It’s a fear that I have never felt before. A big heap of vulnerability wrapped in imposter syndrome nestled in anxiety. It was a first for me – dropping a book onto unsuspecting and innocent bystanders. Letting go of something that has been “yours” for almost two years is terrifying. I knew the moment would come, but I still wasn’t ready for the panic of realizing that everyone would have a chance at reading my book. Not that everyone is going to be reading it – that’s a pipe dream, but they could, and that was the frightening idea.
Longing For The Spirit was released exactly a month ago, and it’s been fun, but fun as in riding a rollercoaster when you’re afraid of heights, heart-in-your-throat when edging the speedy curves kind of fun. I wanted to hold on to the book just a little longer. Not that I could have done any more editing or anything like that. That time had passed. I just wanted to…not have anyone else have access to it. I wanted to keep it safe. But that’s not what it’s about. As my wife said “it’s no longer yours”. And she was right. It was no longer mine. What happened after I let go wasn’t up to me any longer.
One of the great fears I had was a book launch / signing that my wife organized. I didn’t want it, to be honest. It was like when my first year sober date was approaching, and I didn’t want a medallion meeting. My sponsor insisted. He said it wasn’t about me, it was about the program, and for the newcomer, to show them that 12-step could work for them like it did me and so many others. So I packed my ego and pride and did it, and that night was wonderful. Not because I was at the center of attention (I wasn’t, really), but because it felt right. I had many new guys from the treatment center I had gone to tell me that they were glad they were there for the celebration, and that is where I made the connection between having it and passing it on. I was there to pass it on, and that is what I have been trying to do since.
Understanding that the signing was more than just about a book, my book, I acquiesced. It was about opening the doors to my experience. It was about letting in those who were there in the dark days, those who helped out my family when I was in no condition to do so, and to finally creep out from behind my keyboard and put it out there. It was a showcase for the process, the one where I opened a vein and just wrote, not really worrying about the reader. At the time I was doing it for me, but I can see now that there were others who needed to see it. I understand that now.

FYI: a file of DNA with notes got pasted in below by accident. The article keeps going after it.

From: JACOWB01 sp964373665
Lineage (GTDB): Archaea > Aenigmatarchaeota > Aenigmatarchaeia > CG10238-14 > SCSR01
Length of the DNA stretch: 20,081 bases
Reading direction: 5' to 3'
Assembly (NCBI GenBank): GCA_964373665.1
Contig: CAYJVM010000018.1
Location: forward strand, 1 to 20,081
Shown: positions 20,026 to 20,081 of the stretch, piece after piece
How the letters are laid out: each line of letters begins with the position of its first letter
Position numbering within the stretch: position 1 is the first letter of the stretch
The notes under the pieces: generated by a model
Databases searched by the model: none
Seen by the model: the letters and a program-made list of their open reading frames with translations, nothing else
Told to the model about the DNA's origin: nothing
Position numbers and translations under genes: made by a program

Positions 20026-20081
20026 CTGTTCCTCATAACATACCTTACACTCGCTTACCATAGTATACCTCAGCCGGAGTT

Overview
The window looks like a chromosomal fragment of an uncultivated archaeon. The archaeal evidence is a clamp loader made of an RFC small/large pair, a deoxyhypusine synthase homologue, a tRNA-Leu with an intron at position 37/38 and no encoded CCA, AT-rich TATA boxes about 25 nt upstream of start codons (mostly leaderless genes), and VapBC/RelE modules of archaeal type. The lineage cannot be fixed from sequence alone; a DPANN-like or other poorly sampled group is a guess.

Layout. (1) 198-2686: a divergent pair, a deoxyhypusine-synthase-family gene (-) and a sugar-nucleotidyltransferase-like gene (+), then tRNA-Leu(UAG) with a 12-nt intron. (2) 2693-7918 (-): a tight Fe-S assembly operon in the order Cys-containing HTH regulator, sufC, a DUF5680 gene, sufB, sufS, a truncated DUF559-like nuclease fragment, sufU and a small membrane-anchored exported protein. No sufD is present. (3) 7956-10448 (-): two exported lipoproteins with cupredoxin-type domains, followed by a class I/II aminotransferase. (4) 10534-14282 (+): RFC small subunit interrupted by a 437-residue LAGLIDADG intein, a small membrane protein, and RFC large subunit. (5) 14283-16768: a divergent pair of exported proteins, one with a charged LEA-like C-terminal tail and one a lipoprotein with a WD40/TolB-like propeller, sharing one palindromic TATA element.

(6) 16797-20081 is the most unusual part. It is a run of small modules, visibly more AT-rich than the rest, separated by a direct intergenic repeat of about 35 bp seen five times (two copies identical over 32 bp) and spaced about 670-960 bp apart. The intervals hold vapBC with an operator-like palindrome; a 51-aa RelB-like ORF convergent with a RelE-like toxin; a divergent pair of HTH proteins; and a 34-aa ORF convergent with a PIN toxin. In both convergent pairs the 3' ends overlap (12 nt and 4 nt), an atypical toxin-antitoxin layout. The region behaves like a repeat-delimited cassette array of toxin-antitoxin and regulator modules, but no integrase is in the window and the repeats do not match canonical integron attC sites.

For the signing, we asked the publisher, Marnie Kay, to come. We also asked close friends and family. I had a bit of a struggle in trying to get a package of books brought in on time. They never arrived, so I had three whole books to sell and sign. But that didn’t stop the well-wishers from coming in on a Saturday morning, to attack some snacks (one must always have snacks, is my motto) and to lend their ears as I stumbled through some readings. I was nervous, anxious, but I had to let it go and realize that it wasn’t all about me. It was the message.
Marnie said a few things, and immediately I started to choke up. I had to stop a few times during the reading, because I was overwhelmed by emotion. I was standing in front of those who had seen me at my worst, those who stuck through it, who visited me at rehab, who helped my wife and son get through the day while I was in detox and rehab getting sober. And here they were, listening to me talk about spirituality and such, knowing at one point I had a hard time even showering or feeding my family. It was hard, but I composed myself and kept reading.
I then signed some books, and spoke to someone who I didn’t know was in recovery. It was a wonderful chat, and I knew that it was meant for him and I to talk about it. I had a few people talk to me about that one person in their lives who alcohol stole, or wrestled down. I was able to look everyone in the eye and not feel shame. Or guilt. And when I was unsure what to do or say, I snacked. As I said, snacks are important.
Since then, orders have come in. I have been having a lot of fun sending out inscribed books, and I have been able to ship out to places far and wide in North America and UK (sadly, I had to stop sending out to the UK – I was actually losing money sending out that far!) The comments I have received have been kind and heartwarming. I love that people have been giving them as gifts. And I hope many more continue to do so. That to me is where the magic lies – sharing the message to those who don’t know me or my story (yet). Our stories are our currency. They shape us and yet don’t define us. They give us passage into the spirits of others. They simply say “I understand”.
I have been quite busy, but I intend to return to reading your stories, here in the blogs. That is where I started bleeding on the keyboard…and continue to do so. Your stories are important to me. I need the “I understand” parts. I need the “me too”’s. I need to know that I am not the only one who has crazy thoughts, or a mind that wants to thwart me at times. I need to know you’re out there. So here’s to a renewed effort to maintain contact, and to entwine like Redwood tree roots.
If you are interested in getting an inscribed version of the book, please visit the site – www.longingforthespirit.com. Make sure you go to the “signed copy” link at the top right. Otherwise, you are still able to purchase at most Amazon branches!
If you have read it, I humbly ask you drop a review (even a quick one!) at Amazon.com. I would really appreciate it.
NOTE: The ebook will be available in the new year – most likely January 9th, 2018. So fear not, electronic book readers! I haven’t forgotten you!
Thank you for all your support.
Here is a touching thing someone did – they purchased a copy and donated it to the neighbourhood library!